Friday, December 8, 2006
Yesterday, the House of Representatives failed to pass the Fetal Pain Bill. The San Francisco Chronicle reports:
House Republicans opposed to abortion rights failed Wednesday in their bid to pass a controversial measure that would have required women seeking abortions to be informed that some fetuses feel pain.
Although it was clear the bill would have stalled in the Senate, the abortion opponents hoped the House vote would provide a symbolic victory before control of Capitol Hill passes to Democrats in January. Instead, the vote dealt social conservatives a final setback in a two-year congressional session that has not produced a major piece of anti-abortion legislation.
The bill received majority support, 250-162. But that fell short of the two-thirds majority vote required under rules that limited debate. . . .
The bill has not been a top priority for anti-abortion activists. Their movement suffered a tougher loss earlier in the fall when a measure to strengthen parental consent laws was derailed in the Senate after passing the House.
The fetal pain bill was sponsored by Rep. Chris Smith, R-N.J. . . . The bill would have required that the women be offered the choice of having anesthesia administered to the fetus.
Talkleft provides a brief discussion on the bill as well.
Thursday, December 7, 2006
Reuters reports on a new study released by the American Journal of Public Health that has a rather unsurprising finding: the decline in teenage pregnancy rates in the United States between 1995 and 2002 were mostly the result of improved contraceptive use, not of reduced sexual activity or abstinence. The Reuters article describes the study and its findings as follows:
Dr. John S. Santelli from Columbia University, New York, and colleagues examined the relative contribution of declining sexual activity and improved contraceptive use to the recent decline in pregnancy rates among U.S. women between the ages of 15 to 19 years. The data were derived from interviews with nearly 1400 women in 1995 and 1150 in 2002.
The investigators estimate that the likelihood of pregnancy in this age group declined 34 percent between 1995 and 2002, and that 86 percent of the decline in pregnancy risk was attributable to improved use of contraception. Reduced sexual activity explained only 14 percent of the decline in teen pregnancy. . . .
"These data suggest that the U.S. appears to be following patterns seen in other developed countries where increased availability and increased use of modern contraceptives have been primarily responsible for declines in teenage pregnancy rates," Santelli and colleagues write.
"Our findings," they conclude, "raise questions about current U.S. government policies that promote abstinence from sexual activity as the primary strategy to prevent adolescent pregnancy."
Thanks to Salon.com's broadsheet for this citation.
The LA Times reports on a recent UC Irvine study demonstrating that a sustained dose of RU-486 prevents breast cancer tumors in mice with BRCA1, a genetic predisposition for the disease. According to the Times,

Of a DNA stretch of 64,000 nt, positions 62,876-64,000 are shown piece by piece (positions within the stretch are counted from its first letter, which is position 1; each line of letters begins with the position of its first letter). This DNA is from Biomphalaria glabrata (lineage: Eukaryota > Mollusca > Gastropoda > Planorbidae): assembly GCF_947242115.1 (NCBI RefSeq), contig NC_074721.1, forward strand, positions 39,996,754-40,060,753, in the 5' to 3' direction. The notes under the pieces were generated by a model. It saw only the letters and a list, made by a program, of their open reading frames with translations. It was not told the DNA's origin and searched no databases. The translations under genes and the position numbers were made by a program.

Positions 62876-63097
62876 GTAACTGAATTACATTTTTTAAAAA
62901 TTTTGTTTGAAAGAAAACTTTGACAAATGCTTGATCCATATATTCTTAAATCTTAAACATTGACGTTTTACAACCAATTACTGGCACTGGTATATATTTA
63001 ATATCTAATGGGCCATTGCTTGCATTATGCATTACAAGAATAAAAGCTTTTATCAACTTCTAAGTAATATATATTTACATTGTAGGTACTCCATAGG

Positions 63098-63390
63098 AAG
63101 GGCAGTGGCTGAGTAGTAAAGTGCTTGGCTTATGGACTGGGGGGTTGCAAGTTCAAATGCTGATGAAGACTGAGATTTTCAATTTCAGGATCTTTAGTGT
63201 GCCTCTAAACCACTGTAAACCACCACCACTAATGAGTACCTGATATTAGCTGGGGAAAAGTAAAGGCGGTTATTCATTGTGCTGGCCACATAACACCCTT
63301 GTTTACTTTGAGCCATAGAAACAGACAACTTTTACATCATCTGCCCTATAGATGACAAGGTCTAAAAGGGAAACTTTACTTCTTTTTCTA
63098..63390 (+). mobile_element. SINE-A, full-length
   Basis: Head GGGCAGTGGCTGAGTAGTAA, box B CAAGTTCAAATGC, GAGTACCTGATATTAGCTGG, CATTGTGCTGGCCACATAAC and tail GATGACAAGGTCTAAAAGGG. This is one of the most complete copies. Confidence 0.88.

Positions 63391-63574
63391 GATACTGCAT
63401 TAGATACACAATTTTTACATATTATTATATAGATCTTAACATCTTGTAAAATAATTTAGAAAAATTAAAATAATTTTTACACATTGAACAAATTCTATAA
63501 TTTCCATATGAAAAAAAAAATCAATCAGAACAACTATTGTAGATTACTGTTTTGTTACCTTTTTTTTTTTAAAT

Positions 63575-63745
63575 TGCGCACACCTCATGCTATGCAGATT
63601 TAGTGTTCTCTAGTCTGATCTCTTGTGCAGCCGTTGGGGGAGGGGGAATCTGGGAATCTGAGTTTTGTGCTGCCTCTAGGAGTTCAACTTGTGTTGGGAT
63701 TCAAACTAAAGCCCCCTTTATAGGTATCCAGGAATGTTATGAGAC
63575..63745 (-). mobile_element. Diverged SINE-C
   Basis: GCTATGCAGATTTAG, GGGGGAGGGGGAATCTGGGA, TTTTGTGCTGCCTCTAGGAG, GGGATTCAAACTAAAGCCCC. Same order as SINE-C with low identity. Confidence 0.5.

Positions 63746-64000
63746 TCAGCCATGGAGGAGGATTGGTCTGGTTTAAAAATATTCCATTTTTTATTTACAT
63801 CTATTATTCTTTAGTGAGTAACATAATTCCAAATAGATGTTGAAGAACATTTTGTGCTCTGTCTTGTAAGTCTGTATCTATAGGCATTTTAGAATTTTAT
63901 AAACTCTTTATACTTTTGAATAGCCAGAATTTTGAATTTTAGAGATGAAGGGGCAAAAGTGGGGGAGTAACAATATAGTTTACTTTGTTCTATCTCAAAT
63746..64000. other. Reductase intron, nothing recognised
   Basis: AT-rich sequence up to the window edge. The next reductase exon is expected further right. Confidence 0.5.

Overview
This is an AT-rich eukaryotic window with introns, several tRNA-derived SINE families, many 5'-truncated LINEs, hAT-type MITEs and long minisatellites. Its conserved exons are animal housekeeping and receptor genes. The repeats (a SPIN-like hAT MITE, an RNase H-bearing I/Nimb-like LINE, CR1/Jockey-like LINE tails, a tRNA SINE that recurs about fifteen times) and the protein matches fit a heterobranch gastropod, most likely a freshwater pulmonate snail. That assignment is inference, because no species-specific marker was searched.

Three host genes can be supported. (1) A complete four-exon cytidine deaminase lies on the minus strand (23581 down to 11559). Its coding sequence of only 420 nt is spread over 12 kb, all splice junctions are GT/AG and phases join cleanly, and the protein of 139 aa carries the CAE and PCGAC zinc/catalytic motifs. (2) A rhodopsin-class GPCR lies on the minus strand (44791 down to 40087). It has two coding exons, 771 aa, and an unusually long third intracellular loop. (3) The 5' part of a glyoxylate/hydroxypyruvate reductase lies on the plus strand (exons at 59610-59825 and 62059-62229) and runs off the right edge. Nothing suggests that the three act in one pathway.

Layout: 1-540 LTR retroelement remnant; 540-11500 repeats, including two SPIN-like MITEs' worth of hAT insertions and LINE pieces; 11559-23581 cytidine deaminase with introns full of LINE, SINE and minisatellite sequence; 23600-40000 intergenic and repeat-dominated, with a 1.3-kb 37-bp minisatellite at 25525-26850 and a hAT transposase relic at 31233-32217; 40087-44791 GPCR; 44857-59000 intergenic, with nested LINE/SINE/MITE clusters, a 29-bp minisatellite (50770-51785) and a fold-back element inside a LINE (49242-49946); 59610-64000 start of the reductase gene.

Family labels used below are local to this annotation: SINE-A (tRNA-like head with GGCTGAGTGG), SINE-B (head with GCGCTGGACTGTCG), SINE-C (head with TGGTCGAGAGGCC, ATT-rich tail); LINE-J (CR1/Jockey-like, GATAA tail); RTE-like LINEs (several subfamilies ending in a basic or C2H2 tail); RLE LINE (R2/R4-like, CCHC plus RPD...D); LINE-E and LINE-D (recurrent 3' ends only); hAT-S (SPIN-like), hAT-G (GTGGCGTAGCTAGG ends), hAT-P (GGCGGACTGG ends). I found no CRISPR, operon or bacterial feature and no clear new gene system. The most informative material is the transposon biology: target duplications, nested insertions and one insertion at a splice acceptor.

The UCI team, which reported its findings in the journal Science, surgically implanted 14 of the mice that had the BRCA1 mutation with RU-486 pellets, which released the drug over a two-month period. All of the mice made it to their first birthday without developing any breast cancer tumors, according to the study.
Meanwhile, four mice implanted with a placebo pellet had all developed tumors by the time they were 5.2 months old. All of the 25 untreated control mice had tumors by the age of 8.7 months, the study found.
"It is a greater effect than I would have expected," said Eliot Rosen, a cancer researcher at Georgetown University who linked progesterone to BRCA1 but was not involved in the latest study. "It is a little surprising that it completely prevented the tumors."
Currently, the best way for women with a BRCA1 mutation to substantially reduce their risk is to surgically remove their breasts and ovaries before tumors have a chance to form.
Lee said RU-486 probably wouldn't be the best candidate for a human treatment because in addition to blocking progesterone, it binds with receptors involved in immunity and other important functions. For short-term use to end a pregnancy, that isn't likely to be a problem. But if patients are going to take a drug for years, it should target progesterone more precisely, she said.
Perhaps future research will help find the target progesterone amount . . . seems hopeful to me.
Wednesday, December 6, 2006
You should feel free to continue to use your cell phone without fear that it raises your cancer risk. Reuters reports on the latest study and its findings:
Using a cellular phone does not increase a person's risk of cancer, according to a broad study released on Tuesday involving more than 400,000 Danish cellular telephone users. A team of researchers used data on the entire population of Denmark to determine that neither short- nor long-term use of cellular phones, also called mobile phones, was linked to a greater risk of tumours of the brain and nervous system, salivary gland or eyes, leukaemia or cancer overall.
It is estimated that more than 2 billion people worldwide use cellular phones.
"I think the results of this study are quite reassuring," Joachim Schuz of the Danish Institute of Cancer Epidemiology in Copenhagen, the lead researcher, said in an interview by cellular phone from Denmark.
The study, one of the most comprehensive to date, represented the latest evidence endorsing the safety of cellular phones. The data available to the researchers allowed them to look at a large number of cell phone users and assess potential risks many years after they first used them. "The big advantage is a whole nation is included in the study," Schuz said. . . .
"We were not able to identify any increased risks of any cancers that could be related to the use of the cellular phones," John Boice, a cancer epidemiologist at Vanderbilt University who worked on the research, said in an interview.
Boice said the type of radiation involved in cell phones is not known to damage cells or DNA. "So there's no biological mechanism that would suggest that even this type of exposure could cause cancer or DNA damage," Boice said. . . .